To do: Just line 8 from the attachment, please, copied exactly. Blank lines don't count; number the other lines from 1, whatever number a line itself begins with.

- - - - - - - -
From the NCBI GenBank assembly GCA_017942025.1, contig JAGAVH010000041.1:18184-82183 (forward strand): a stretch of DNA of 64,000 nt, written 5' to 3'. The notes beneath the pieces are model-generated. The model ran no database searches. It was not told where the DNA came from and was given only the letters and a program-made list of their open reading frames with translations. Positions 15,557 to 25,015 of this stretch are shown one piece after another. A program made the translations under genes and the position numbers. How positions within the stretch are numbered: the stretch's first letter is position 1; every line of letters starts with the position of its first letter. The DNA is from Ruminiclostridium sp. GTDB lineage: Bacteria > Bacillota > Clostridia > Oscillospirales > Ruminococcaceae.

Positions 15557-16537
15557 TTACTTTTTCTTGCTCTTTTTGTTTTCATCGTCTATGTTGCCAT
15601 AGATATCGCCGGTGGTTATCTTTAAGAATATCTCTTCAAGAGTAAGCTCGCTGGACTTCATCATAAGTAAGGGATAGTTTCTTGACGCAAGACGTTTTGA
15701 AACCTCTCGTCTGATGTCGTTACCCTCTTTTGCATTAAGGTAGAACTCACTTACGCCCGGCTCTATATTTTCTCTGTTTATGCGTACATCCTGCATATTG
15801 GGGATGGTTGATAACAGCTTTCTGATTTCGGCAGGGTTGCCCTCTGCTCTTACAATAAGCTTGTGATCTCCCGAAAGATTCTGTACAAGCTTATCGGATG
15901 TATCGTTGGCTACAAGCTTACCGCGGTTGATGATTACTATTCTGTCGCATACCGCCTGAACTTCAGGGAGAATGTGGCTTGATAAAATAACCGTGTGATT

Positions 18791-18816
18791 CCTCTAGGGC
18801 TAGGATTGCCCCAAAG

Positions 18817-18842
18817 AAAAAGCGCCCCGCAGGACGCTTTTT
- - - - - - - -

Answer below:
Positions 18791-18816